Large Gwisin Deployment Detected
The following is a work of speculative fiction, or FICINT (fiction intelligence).
Strikepods prosecuting Operation Noble Prowl in the Sea of Japan have detected a large-scale deployment of Gwisin-class microsubmarines in the waters off Sinpo and Mayang-Do.
As we reported in May, KPN submarines remain distributed in three concentric arcs beginning approximately 15km from the port city of Sinpo.
- At the time of our report, intelligence indicated that the inner arc was comprised of a Shāyú-type microsubmarine, suggesting that there could be collaboration between Pyongyang and Beijing.
- Further intelligence revealed a KPN program to develop a micronaval capability aided by Chinese technology acquired through a complex network of front companies.
Over the last 72 hours, we have identified fifteen new contacts as Gwisin-class microsubmarines.
- Four vessels are patrolling the straight between Sinpo and Mayang-Do, with the remainder taking up positions in the inner arc of KPN undersea defenses.
- There are now approximately 22-26 Gwisins operating in the region.
- Four additional 6-vessel Strikepods have been deployed, doubling the total number in theater to eight.
DPRK intentions are uncertain, though it has coincided with North Korea's successful July 4th ICBM test.
- Pyongyang continues to provoke the United States, and believes that military action by the United States may be unavoidable. As such the pariah nation is taking steps to bolster its ongoing area denial operation.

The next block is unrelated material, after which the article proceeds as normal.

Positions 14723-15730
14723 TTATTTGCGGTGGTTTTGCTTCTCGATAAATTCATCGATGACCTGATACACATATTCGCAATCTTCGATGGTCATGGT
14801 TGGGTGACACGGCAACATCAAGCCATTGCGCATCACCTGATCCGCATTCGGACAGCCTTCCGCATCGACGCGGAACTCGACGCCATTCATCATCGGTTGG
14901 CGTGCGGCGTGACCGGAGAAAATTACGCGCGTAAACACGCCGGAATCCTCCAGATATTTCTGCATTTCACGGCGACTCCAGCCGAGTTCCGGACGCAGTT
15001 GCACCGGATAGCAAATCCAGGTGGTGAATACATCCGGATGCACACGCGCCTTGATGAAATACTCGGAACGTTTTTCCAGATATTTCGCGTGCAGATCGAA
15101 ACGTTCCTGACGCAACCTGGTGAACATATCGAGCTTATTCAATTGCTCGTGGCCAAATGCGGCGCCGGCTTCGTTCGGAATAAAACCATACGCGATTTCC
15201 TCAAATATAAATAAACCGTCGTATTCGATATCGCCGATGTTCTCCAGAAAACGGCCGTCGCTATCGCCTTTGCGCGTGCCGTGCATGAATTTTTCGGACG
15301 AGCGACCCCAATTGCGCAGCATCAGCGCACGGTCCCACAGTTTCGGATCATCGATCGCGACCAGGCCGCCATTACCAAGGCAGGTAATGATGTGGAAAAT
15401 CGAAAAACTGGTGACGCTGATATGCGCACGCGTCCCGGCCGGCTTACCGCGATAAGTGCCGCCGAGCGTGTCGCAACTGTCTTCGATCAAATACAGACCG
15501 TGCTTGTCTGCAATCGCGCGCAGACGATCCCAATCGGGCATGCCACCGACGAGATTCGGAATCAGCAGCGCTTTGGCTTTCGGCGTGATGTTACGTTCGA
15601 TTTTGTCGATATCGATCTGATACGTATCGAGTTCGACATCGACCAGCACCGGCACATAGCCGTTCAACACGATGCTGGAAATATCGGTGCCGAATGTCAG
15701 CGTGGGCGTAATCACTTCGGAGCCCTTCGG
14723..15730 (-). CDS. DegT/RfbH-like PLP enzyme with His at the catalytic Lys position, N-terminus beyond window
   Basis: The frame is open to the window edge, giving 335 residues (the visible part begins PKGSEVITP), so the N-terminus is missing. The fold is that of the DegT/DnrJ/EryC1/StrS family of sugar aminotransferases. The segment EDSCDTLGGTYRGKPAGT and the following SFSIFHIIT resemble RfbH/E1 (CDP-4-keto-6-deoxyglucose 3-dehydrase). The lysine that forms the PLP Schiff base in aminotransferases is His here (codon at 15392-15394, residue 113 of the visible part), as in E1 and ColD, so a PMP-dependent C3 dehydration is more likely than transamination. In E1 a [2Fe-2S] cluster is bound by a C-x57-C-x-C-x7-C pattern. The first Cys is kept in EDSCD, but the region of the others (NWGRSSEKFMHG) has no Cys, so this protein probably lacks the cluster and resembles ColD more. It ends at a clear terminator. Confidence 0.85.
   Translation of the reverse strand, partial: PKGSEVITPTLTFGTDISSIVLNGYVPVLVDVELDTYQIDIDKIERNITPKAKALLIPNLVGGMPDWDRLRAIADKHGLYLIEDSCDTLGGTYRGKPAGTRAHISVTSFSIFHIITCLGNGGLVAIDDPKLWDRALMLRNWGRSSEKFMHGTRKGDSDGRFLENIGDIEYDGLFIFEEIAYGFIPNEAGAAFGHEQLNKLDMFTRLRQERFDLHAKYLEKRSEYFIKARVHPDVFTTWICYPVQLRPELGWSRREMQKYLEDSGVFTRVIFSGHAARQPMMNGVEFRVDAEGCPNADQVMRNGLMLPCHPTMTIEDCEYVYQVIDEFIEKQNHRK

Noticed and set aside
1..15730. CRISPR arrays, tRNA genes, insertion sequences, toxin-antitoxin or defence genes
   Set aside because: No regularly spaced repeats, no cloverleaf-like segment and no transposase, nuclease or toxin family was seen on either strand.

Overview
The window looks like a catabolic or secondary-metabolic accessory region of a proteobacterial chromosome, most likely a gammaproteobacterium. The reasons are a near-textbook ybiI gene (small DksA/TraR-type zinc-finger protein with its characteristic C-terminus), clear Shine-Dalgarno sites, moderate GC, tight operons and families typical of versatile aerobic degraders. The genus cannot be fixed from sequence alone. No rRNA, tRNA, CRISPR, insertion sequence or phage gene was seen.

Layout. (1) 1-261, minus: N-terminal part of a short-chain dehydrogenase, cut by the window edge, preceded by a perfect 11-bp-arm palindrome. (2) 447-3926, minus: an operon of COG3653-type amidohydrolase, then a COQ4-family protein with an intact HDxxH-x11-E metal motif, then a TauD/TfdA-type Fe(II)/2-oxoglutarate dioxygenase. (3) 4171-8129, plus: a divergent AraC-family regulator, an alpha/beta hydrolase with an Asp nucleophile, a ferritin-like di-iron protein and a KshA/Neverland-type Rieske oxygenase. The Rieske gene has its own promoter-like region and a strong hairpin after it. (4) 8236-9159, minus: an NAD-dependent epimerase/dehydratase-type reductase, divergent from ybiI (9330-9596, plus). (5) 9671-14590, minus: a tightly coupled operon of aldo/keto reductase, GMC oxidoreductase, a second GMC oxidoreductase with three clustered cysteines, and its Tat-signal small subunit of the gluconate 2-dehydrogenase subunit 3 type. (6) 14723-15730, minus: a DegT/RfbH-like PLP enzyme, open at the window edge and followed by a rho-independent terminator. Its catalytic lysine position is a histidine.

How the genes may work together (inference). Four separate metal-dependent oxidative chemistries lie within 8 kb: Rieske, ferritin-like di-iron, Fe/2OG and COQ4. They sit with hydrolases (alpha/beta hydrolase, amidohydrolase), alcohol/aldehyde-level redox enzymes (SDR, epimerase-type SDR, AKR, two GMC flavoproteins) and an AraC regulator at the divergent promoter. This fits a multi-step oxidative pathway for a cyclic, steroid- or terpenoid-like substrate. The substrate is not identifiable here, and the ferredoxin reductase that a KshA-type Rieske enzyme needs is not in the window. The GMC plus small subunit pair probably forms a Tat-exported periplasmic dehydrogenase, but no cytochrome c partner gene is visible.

- At this time, however, no additional submarines have been detected in the area, therefore we believe the KPN has increased only its micronaval presence to broaden its sensor capability. It is unknown whether the Gwisins are armed.
A Recap of the Gwisin-class
The Gwisin incorporates several technologies found in the Shāyú-class microsubmarine, including signal processing, communications, and propulsion, but is powered by a high energy density battery, not a micronuclear reactor like the Shāyú.
Sensor data collected during the engagement suggests that, while highly maneuverable, the Gwisin's top speed is less that 15kts, and is likely only between 10-12kts.
The Gwisin is a solo actor. That is, there is no indication of network capability or collaboration with other microsubmarines.
Though it incorporates powerful signal processing technology, we believe that the Gwisin is only marginally autonomous.